We have decided to re-present mainland cllr Hart’s generous offer to us, to respond to Residents questions with his own thoughts, below:

Intro: As you are aware I am a Mainland Cllr for Castle Point Borough Council, and I hope your site members find my comments useful as I try to provide information on Council matters.

Please can I advise people to weigh up all the evidence, as I will do before I vote on the Local Plan next week.

I have been involved in the Local Plan discussion from both sides for a long time. I ask questions and consider all arguments as a Cllr and as a resident.
In regard to this current proposed Local Plan and the threat of Intervention, the threat is “very real” and it is all down to time, they want a plan in as soon as possible by us or by Inspectors, if we fall behind they will take over.
Intervention is not an opportunity to stop this plan and try to reduce housing numbers and delay the plan or start a new plan.

We are finding out more and more about this local plan week by week even at this late stage and Cllrs saw the plan the same time as it went public on Tuesday.
The proposed Local Plan is over a 20 year period and is 2000 homes below the projected housing need, (101 homes per year) so even the proposed Local Plan’s approval is not guaranteed if voted in next week.
So what does that mean and what does a No vote mean ?

A Yes vote would mean we would move forward and a public consultation and submission to an inspector.
Where it maybe approved or refused .
Inspector refusal is not likely in my opinion as Secretary of State officials are in our Council Offices overseeing our Local Plan progress and if they were not happy we would be in intervention now .

What would a NO vote mean ? It would mean intervention, probably with the continuation of this plan but possibly with the risk of an added 2000 homes to fill the short fall spread on the proposed sites with an increased density, possibly with out any say on any proposed development.
Which option is better is hard to say for definite
at this time as new information is coming out all the time.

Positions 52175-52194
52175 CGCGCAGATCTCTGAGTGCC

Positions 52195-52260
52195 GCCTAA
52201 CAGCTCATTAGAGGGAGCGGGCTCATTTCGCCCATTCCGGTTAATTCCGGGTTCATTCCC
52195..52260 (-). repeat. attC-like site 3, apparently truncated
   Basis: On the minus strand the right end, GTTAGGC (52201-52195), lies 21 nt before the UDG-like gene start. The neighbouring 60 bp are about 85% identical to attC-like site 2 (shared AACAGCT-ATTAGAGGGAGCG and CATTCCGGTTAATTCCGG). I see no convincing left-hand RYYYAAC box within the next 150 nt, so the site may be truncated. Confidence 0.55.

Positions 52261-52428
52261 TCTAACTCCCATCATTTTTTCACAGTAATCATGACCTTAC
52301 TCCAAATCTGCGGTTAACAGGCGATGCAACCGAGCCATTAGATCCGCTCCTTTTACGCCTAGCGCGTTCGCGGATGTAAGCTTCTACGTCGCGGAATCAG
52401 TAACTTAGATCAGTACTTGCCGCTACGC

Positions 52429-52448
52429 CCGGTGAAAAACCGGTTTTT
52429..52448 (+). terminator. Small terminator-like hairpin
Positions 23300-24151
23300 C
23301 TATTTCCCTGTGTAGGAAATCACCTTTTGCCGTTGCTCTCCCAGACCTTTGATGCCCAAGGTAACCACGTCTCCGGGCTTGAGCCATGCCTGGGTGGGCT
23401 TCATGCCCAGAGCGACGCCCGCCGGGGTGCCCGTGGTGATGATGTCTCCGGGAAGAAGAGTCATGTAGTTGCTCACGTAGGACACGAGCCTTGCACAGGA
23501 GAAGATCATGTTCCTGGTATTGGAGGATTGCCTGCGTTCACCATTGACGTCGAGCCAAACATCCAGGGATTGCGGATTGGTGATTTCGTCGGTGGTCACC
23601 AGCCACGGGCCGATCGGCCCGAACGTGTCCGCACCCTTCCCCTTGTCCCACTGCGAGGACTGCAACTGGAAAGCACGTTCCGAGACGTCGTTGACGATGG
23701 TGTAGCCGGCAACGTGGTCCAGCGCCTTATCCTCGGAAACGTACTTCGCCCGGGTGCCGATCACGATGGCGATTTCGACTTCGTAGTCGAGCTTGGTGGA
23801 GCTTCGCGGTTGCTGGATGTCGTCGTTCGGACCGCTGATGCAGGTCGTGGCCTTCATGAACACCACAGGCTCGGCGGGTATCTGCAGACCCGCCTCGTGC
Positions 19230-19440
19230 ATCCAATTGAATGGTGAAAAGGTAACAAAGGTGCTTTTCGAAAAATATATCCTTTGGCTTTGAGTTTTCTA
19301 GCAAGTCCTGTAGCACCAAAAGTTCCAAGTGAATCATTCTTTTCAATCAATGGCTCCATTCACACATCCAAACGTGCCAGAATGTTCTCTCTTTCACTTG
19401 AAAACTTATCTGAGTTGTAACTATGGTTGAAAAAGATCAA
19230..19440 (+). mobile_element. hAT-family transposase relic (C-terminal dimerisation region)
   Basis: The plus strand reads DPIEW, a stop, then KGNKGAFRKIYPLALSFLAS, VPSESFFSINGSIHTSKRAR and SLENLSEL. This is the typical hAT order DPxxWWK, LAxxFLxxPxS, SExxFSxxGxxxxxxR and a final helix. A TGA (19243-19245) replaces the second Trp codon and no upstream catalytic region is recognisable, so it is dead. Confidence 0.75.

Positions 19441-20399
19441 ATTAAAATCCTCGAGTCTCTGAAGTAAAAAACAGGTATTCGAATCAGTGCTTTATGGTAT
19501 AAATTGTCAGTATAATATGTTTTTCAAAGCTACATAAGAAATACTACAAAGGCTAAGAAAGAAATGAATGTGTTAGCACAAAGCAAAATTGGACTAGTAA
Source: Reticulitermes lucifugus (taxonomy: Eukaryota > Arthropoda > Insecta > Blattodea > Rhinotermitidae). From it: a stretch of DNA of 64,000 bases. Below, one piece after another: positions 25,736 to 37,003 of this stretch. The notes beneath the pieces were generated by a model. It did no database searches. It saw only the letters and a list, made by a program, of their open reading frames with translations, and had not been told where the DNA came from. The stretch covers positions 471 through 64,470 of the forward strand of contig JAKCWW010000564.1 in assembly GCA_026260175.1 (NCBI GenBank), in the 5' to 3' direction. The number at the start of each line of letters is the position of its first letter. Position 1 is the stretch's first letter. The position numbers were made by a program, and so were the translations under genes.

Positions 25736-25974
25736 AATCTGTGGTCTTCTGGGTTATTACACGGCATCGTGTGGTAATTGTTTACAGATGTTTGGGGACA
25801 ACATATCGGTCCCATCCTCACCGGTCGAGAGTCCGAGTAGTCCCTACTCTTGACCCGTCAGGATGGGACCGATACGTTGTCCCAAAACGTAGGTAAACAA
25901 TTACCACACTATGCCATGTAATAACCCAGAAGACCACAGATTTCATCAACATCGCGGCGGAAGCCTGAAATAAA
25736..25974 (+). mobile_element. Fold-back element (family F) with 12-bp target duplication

These are my opinions and I have changed my mind back and forth on what way to vote, but if a Yes vote is acceptable to an inspector and Master Planning is allowed to be run correctly with resident involvement, not on house numbers but on most other issues it is looking a less unacceptable option than a no vote at this time.
There is not a happy solution to this situation just the lesser of two evils.
What ever the vote result it is hard times for Castle Point.
I can assure everyone that the Conservative Cllrs are free to vote how ever they wish.
I will try and answer any questions that arise on this matter.

Question;  Thanks Simon your comment is appreciated. I have heard from other Resident groups that the council leader has put much faith in master planning.

How do you envisage the requirement to utilise land by more denser development and developers so called viability in providing affordable homes issues weigh up against cpbc’s aspiration toward master planning?

The bottom line is profit whilst cpbc need to see housing built which may enable the developers to call the tune at the expense of the leaders masterplan.

Answer: Master planning and the housing number being 101 per year under the target are the only positives in this Local Plan.

There is no more time to do a Local Plan we have had extra time and are now in injury time, the eyes of the UK Councils are watching to see what happens.

The Local Plan will fix the numbers per site that is Fact , Master Planning will involve a Chairman, Local Cllrs , developers and Residents to comment and amend developers applications. Access , green spaces , type of houses and house locations etc are types of issues Madter Planning can affect.

So back to your point about density increase by developers to make more money can not occur if the plan is approved.